Sustainability is becoming a major point of contention across global industries. As official predictions become increasingly dire, a response to the urgent topic of climate change is placing emphasis on environmentally damaging business practices.
The IPCC’s special report on Global Warming explains that limiting global warming to 1.5 degrees compared to 2 degrees will ensure a more sustainable and equitable society. As of now, we have just 9 years as a planet to cut carbon emissions before experiencing “climate disaster”. Due to this, a multitude of fashion houses have launched sustainability initiatives.
Sustainability-focused fashion is becoming increasingly important from a marketing perspective. Brands including Gucci and Moncler have announced carbon neutral goals by 2030. Adidas, Levi Strauss & Co, and Kering amongst others, are also signatories of the Fashion Industry Charter for Climate Action. LVMH is a signatory of the United Nations Global Compact. Brands including Hilfiger and H&M have released collections with recycled elements. Whilst many brands have released recycled or up-cycled pieces which utilise materials like cotton or denim, an area which is often ignored is leather. This is due, in part, to a move towards cruelty-free fabrics.
Traditional methods of processing and manufacturing leather are known to produce large amounts of toxic runoff. The process of manufacturing also leaves smaller scraps of leather behind, which are difficult to reuse. The leather market, like every other market, needs waste solutions. According to the US Environmental Protection Agency, the landfill was in receipt of 5 million tonnes of municipal waste rubber and leather in 2018.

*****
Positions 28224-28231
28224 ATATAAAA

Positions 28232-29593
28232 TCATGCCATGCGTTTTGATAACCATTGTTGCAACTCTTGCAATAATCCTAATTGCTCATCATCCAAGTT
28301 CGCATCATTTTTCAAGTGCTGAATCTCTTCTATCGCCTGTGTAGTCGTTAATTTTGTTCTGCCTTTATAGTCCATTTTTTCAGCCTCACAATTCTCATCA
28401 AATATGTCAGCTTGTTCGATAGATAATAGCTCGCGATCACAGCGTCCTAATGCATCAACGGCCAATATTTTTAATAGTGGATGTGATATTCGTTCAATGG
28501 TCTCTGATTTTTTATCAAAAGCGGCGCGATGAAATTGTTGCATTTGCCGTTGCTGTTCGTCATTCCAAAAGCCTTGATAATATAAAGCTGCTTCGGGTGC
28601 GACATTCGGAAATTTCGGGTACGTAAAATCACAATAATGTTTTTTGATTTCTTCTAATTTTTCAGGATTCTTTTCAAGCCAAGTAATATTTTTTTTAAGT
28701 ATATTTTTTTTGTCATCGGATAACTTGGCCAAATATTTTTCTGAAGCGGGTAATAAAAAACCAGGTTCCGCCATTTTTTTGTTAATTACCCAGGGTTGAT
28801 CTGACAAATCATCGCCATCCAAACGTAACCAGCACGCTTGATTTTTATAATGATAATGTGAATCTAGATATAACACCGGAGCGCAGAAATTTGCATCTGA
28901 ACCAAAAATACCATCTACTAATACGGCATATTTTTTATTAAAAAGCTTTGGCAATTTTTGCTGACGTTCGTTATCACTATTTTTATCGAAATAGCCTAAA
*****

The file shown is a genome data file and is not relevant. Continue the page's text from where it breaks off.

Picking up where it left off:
All Timberland Products To Be 100% Circular By 2030
To address the increasing environmental impact of its operations, Timberland have announced a goal for its products to have net-positive impact on nature by 2030. The brand is aiming to design one hundred percent of its products for circularity and source one hundred per cent of its materials from regenerative agriculture.
“The environment today is in a degraded state. As a footwear and apparel brand, we are part of the problem,”
Stated Colleen Vien, director of sustainability for Timberland,
“For decades Timberland has worked to minimize our impact, but it’s time to do better than that. Imagine a boot that puts more carbon back into the land than was emitted during production. By following nature’s lead, and focusing on circular design and regenerative agriculture, we aim to tip the scales to have a net positive impact — to go beyond sustainability and help nature thrive.”
In March 2012, Pennsylvania-based Thomas Tymon and Franklin Fox established Lancaster. These sustainable composite partners specialise in engineering. They offer innovative, sustainable leather solutions, turning scraps into reusable leather sheets.
Over the last several years, tens of thousands of pounds of scrap leather have made their way into a warehouse in Greenfield Corporate Center. This is where it is turned into the raw material for this innovative startup.
“It is a product that matches the quality of leather — hide leather — in all characteristics,” says Frank Fox, a former manufacturing industry executive and owner of the former Aussie & the Fox restaurant in Lancaster who founded the company with Tom Tymon.
In good news for the environment, sustainable fabric startups are becoming increasingly popular.
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